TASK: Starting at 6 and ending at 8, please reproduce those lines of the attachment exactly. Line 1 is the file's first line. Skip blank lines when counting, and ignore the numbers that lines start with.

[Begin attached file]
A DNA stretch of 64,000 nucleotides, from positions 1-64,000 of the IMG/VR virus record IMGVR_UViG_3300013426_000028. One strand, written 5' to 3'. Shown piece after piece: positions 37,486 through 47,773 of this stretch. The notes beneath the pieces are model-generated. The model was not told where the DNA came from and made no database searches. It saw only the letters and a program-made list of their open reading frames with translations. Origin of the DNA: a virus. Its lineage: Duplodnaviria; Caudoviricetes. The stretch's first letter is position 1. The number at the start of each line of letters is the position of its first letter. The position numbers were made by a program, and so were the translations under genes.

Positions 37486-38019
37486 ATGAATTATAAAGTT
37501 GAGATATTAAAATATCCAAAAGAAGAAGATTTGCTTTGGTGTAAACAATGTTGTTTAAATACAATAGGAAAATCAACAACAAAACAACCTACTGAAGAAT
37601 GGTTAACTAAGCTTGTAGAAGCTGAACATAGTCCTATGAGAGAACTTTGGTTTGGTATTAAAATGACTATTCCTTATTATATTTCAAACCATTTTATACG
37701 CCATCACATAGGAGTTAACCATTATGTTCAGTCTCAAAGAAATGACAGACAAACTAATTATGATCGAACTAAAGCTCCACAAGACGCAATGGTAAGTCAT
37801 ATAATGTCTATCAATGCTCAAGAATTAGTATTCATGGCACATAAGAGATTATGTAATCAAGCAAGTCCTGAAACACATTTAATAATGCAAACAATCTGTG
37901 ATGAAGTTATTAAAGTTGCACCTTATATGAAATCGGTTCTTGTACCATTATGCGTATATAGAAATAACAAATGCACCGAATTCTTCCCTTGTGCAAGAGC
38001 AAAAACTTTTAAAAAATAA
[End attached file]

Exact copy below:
37701 CCATCACATAGGAGTTAACCATTATGTTCAGTCTCAAAGAAATGACAGACAAACTAATTATGATCGAACTAAAGCTCCACAAGACGCAATGGTAAGTCAT
37801 ATAATGTCTATCAATGCTCAAGAATTAGTATTCATGGCACATAAGAGATTATGTAATCAAGCAAGTCCTGAAACACATTTAATAATGCAAACAATCTGTG
37901 ATGAAGTTATTAAAGTTGCACCTTATATGAAATCGGTTCTTGTACCATTATGCGTATATAGAAATAACAAATGCACCGAATTCTTCCCTTGTGCAAGAGC